Electric fuses embodying the present invention include a tubular casing of electric insulating material, a pair of electro-conductive terminal elements each arranged at one of the ends of said casing and closing said casing, a pulverulent arc-quenching filler inside said casing, a substantially helically wound fusible element submersed in said filler and conductively interconnecting said pair of terminal elements, and a support for said fusible element. Said support for said fusible element includes a plurality of rod-like support elements arranged in spaced relation parallel to the longitudinal axis of said casing.
According to the present invention each of said plurality of rod-like support elements is made of one uniform material, and some of said plurality of rod-like support elements consist solely of a non-gas-evolving material, while at least one of said plurality of rod-like supporting elements consists solely of a gas-evolving material.
FIG. 1 is mainly a longitudinal section of a fuse embodying the present invention;
FIG. 2 is a section along II--II of FIG. 1;
FIG. 3 is a section along III--III of FIG. 1;
FIG. 4 is a section along IV--IV of FIG. 5 of a modification of the structure of FIG. 1; and
FIG. 5 shows substantially in vertical section that portion of the fuse shown in FIG. 4.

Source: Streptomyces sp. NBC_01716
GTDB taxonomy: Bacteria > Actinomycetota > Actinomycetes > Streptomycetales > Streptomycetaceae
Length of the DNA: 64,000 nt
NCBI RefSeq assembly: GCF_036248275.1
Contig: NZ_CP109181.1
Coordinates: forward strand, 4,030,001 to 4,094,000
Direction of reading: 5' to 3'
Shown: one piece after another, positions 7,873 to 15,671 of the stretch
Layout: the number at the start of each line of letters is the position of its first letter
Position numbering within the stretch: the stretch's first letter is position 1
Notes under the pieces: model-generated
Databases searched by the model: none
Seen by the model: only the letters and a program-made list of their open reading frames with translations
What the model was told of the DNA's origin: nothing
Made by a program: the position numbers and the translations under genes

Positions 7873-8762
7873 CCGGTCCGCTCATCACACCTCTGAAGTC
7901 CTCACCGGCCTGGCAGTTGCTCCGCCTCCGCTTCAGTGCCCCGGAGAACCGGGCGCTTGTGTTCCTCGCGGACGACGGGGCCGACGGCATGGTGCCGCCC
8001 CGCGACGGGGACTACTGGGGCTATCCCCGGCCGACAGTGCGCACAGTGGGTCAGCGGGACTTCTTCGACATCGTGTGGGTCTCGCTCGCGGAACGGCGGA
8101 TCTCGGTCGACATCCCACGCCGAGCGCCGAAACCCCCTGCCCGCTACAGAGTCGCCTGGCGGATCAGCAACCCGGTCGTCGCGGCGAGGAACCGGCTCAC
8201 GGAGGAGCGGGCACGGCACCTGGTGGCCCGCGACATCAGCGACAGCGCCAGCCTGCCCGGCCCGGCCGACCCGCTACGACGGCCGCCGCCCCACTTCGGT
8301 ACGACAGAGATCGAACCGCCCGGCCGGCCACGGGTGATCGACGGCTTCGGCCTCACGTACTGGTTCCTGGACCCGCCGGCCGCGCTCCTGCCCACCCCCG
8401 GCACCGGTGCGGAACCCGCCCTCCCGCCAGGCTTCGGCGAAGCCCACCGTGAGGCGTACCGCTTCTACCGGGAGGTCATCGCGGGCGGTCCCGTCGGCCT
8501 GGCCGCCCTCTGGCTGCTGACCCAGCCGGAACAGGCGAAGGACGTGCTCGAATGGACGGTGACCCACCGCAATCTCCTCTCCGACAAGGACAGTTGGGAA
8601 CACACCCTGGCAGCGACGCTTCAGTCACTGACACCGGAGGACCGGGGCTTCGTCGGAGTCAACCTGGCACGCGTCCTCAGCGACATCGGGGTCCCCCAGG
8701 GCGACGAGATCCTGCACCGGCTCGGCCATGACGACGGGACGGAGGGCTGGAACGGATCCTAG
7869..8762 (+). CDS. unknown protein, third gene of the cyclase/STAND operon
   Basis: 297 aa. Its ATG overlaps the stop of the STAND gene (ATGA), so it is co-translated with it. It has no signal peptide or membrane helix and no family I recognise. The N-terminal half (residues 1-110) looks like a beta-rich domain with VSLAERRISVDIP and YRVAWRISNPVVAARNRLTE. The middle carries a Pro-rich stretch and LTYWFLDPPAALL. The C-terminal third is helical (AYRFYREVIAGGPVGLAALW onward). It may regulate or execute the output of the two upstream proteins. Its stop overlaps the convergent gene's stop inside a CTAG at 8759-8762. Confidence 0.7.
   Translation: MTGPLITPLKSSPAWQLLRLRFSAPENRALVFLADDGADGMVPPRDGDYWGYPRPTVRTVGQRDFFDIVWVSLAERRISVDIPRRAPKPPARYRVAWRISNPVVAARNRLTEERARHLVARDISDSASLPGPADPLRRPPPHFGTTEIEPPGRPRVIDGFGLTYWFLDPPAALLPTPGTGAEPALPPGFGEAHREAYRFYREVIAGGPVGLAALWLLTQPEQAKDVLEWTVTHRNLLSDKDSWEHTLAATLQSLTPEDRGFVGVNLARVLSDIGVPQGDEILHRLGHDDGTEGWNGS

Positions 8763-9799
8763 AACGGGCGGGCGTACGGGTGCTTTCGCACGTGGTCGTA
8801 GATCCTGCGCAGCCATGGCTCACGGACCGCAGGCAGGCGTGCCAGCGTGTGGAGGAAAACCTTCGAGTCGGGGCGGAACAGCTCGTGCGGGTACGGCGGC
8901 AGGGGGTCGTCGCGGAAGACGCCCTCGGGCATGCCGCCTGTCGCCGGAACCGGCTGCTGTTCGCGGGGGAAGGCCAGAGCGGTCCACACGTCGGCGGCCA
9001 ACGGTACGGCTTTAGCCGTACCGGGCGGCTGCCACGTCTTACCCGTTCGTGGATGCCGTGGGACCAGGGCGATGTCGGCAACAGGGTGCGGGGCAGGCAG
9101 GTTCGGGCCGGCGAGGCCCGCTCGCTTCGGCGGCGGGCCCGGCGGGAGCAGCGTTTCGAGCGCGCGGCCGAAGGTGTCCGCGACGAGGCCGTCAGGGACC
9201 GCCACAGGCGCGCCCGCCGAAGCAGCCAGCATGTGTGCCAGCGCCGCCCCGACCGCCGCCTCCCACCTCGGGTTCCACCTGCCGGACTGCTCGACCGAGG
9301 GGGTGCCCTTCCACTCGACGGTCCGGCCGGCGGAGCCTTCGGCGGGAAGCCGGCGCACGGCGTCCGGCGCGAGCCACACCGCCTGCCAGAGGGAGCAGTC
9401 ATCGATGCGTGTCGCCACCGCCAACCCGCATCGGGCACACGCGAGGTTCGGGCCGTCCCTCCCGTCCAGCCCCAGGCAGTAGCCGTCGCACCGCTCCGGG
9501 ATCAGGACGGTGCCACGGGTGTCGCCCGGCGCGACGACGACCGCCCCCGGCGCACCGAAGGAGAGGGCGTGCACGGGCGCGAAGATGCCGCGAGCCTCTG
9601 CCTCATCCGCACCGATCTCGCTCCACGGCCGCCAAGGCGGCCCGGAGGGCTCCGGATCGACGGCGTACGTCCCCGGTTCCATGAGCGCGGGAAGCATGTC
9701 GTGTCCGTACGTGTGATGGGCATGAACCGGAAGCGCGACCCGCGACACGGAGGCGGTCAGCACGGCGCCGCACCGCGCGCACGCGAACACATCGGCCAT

Referring now to the drawings, and more particularly to FIGS. 1-3 thereof, numeral 1 has been applied to indicate a tubular casing or housing of electric insulating material of a fuse for elevated voltages, say a few kilovolts. A pair of terminal elements in the form of terminal plugs 2 are arranged at the ends of housing 1, each at one of the ends thereof. Steel pins 3 project through housing 1 into electroconductive plugs 2. Thus housing 1 is firmly closed by plugs 2 and pins 3. A pulverulent arc-quenching filler 4, e.g. quartz sand, is provided inside of housing 1. Numeral 5 has been applied to indicate a substantially helically wound fusible element, e.g. of sheet silver. Instead of one fusible element the fuse shown in FIGS. 1-3 may include several such elements having the same pitch and connected in parallel. A support for fusible element 5 includes a plurality of rod-like support elements 6a,6b,6c,6d arranged in spaced relation parallel to the longitudinal axis of casing or housing 1. Fusible element 5 is wound around rod-like elements 6a,6b,6c and 6d substantially helically in a number of turns. Each of rods 6a,6b,6c and 6d is made of a uniform material, i.e. either one that is non-gas-evolving under the action of electric arcs, or one that is gas-evolving. Rod-like supporting elements 6a, 6b and 6c may consist of a non-gas-evolving substance, and rod-like supporting element 6d may consist of a gas-evolving substance. Where the evolution of gas is intended to be relatively large, two instead of one of rod-like supports may be of gas-evolving material. Since the presence of gas-evolving material is not limited to the region of physical engagement of fusible element 5 and support 6d, but extends all the way from one of terminal plugs 2 to the other of terminal plugs 2, the gas-evolving support is preferably made of a non-tracking insulating material. There are many such materials available on the market and, therefore, there is no need for a specific description of such materials. It may be mentioned, however, that satisfactory results can be obtained if support rod 6d, or two support rods 6b,6d, are made of a laminate of glass - cloth and melamine, provided that the interface of fusible element 5 and support rod 6d, or the interfaces between fusible element 5 and support rods 6b and 6d, is kept relatively small.